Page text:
Why so scared? - Who fails to grasp the differences of a competitor in a free market where no one has any specific advantage other than quality of services and a "competitor" who gets to also be the referee, write the rule book and play with guns.

    ...and a dozen people who desperately want to believe that greed, and not government coercion is the thing that makes healthcare so much more expensive than we all think it "should" be. Plus a respectable number who just think that health care operates in some parallel universe where the laws of economics are inapplicable.


    Ooooh what a day it's going to be!

  • ||

    Why does anyone still listen to Tom Daschle? He is a known liar and has been disgraced many times and yet he has the unmitigated gall to talk about " ...it would simultaneously lower costs, expand choice, and improve patient access." Oh well, the stupid, uneducated part of our society that believes in free lunches will undoubtedly believe that the government can provide a "perpetual motion machine" that costs nothing and can power the world with no environmental impact. Go figure!

  • Medic001||

    How about we reward Americans who choose not to SMOKE, Drink alcohol or eat in excess? How about those healthy folks who come to my office only 1-2 times per year? One to get the Flu shot (I think it is absurd for a young healthy individual to be immunized with the Flu shot,) and the other to get a routine check up (which should be done every 3-5 years for healthy men and women under the age of 40.)

    How about Americans take a second look at WHY they are going to the Doctors office. Too often I see people in my clinic coming in for trivial BS that they could handle at home or on their own if they took five minutes to evaluate their own health.

    Colds, bumps, bruises, hiccups, a day or two of diarrhea is not a reason to go to the Drs. Often people become sicker from going into a clinic after being exposed to people who REALLY need to be there.

    I think the Health care reform needs to start with the individual.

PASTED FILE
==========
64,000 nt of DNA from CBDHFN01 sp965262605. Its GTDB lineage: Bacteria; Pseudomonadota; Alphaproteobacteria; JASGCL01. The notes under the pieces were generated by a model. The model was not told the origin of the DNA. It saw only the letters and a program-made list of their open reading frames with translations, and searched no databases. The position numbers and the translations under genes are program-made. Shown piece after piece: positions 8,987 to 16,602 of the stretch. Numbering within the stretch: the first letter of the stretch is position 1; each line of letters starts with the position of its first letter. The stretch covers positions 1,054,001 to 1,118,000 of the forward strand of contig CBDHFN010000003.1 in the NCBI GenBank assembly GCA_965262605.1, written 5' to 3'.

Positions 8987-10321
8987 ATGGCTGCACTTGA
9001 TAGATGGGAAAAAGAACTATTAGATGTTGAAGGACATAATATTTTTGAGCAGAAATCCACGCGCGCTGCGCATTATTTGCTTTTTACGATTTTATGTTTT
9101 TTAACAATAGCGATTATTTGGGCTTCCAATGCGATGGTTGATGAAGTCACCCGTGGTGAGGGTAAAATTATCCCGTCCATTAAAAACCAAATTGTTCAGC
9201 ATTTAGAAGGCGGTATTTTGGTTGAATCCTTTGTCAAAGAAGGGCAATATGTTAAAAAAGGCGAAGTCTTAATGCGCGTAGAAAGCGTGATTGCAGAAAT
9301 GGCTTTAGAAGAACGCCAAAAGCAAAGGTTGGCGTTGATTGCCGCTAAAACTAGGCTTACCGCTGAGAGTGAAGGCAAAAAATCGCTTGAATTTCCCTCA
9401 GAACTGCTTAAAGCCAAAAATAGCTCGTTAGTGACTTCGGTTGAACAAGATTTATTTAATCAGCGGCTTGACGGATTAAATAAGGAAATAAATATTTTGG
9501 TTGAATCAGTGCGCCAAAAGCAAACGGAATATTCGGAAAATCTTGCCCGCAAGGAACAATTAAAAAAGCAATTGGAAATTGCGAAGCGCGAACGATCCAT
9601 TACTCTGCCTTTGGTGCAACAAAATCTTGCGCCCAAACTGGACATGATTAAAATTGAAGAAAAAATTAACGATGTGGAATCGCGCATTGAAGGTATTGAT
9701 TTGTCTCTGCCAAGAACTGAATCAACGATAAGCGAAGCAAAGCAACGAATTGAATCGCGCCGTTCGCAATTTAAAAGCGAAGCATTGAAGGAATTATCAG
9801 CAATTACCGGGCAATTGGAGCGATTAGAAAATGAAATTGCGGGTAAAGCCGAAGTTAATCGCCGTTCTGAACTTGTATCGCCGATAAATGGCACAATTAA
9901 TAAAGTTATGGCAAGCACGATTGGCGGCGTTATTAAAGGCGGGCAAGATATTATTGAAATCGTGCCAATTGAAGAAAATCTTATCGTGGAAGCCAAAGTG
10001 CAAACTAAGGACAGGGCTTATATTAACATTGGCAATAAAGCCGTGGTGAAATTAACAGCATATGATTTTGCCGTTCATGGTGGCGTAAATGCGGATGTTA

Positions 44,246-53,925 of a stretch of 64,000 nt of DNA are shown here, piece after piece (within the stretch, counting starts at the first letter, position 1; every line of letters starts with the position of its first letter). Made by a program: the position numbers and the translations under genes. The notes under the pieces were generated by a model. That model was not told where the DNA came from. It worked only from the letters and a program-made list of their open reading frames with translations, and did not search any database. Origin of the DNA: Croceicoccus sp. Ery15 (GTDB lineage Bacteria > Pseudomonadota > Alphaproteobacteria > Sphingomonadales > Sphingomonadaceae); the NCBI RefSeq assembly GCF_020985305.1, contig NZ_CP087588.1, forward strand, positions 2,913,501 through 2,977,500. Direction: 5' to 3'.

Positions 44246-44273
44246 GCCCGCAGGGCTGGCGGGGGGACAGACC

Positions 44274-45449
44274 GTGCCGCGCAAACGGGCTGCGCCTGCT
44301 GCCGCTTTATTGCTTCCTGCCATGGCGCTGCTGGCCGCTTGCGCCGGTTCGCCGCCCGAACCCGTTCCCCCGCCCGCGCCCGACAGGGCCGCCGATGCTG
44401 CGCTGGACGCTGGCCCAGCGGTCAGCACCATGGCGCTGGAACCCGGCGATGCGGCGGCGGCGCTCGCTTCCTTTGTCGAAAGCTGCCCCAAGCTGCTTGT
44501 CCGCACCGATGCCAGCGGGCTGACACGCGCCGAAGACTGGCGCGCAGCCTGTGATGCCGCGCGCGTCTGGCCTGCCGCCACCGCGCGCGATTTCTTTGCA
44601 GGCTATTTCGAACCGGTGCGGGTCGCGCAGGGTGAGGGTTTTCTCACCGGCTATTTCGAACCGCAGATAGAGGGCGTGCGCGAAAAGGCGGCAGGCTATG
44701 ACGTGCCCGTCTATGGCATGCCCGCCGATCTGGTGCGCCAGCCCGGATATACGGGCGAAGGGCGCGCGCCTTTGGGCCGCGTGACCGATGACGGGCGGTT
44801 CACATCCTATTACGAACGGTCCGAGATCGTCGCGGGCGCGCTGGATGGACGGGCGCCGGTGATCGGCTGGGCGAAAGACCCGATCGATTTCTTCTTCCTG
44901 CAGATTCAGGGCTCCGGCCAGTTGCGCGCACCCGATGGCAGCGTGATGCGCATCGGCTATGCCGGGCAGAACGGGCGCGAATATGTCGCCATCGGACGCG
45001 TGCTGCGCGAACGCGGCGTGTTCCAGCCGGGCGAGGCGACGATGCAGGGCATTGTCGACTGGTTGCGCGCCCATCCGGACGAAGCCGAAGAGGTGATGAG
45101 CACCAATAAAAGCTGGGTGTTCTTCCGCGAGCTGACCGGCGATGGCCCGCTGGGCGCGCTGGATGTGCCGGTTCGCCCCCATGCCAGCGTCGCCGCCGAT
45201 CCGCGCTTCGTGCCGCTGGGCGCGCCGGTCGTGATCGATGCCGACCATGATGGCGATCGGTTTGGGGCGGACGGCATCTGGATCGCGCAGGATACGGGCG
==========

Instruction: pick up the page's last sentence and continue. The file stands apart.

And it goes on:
Put down the coke and snickers, and walk up the stairs instead of taking the elevator.

    I refuse to be punished because of another's poor vice.

    Why charge me such a high premium if I only see a ND? By historical figures tend to be 50-60% cheaper than going to an MD.

    And one doesn't even have to see an ND; they can see a PA, NPA or a NP.

    We need to stop the blood letting of American tax paying dollars by applying a little common sense to Health care.

    Self Care.

    -medic001

  • medic001||

    p.s A large portion of Health care cost is elevated because of abuse. See the New Yorker Article on the Hospital in McAllen Texas, vs. the El Paso Texas hospital. a Great article. ( sorry I don't have it saved here at the office)

    The author goes DIRECTLY to the source of the problem.

    When Doctors become business men and own hospitals. They tend to order more test, to receive more of the insurance payment.

    Its a shady business.
    Kind of like Judges owning jails.

    A slight conflict in interest.

    medic001

  • ||

    Many of the readers here will be familiar with the McAllen Texas story - medicare pays more in McAllen than anywhere else, with no increase in measureable benefit. Most have heard that the US pays the most for healthcare, but again has no measureable benefit above those who pay less.
    In the 1970's, a Rand study was done comparing essentially people who had health insurance against people who didn't.
    Hate to break it to people, but healthcare is useless - - yeah, some successes are visible, most failures (hospital infections) are invisible. Yeah, its nice not to pay out of pocket for a broken arm, but get cancer and you die - they diagnose it earlier, which gives the illusion that there is progress being made, but a lot of money for vanishingly small benefit. I don't care how they finance health insurance, because you are healthy until your not.

  • ||

    Here is the link to the New Yorker article again.

    http://www.newyorker.com/reporting/2009/06/01/090601fa_fact_gawande?yrail

    It's important to align incentives correctly. For doctors, AND patients just like anyone else.

    People should pay for poor lifestyle choices, and doctors should be paid for results, NOT by doing the most tests they can.

    Also, for those that think profit shouldn't be a factor at all, do you think people spend all that time in medical school etc for nothing? Or the companies that spend billions developing pharmatcuticals?

    There needs to be a balance. people need to be rewareded for their hardwork, but you don't want to skew the system to reward irresponsible behavior.

  • Ben||

    Sugarfree spun his molecules leftward to emit the following tripe:

    I know you won't be able to grasp this, Ben, but I'm still compelled to point out that the government is the most parasitic of middlemen in our system.



    I know YOU won't be able to grasp this, but our task is to get the government under control. Not to knuckle under to its failures. You can't control private enterprise, but the government is supposed to work for us, it isn't there to make a profit or to waste our money. Now, if you want to point your nipples north and let the government continue downhill, that's fine. You can line up for your yellow stripe with the rest of the sheep.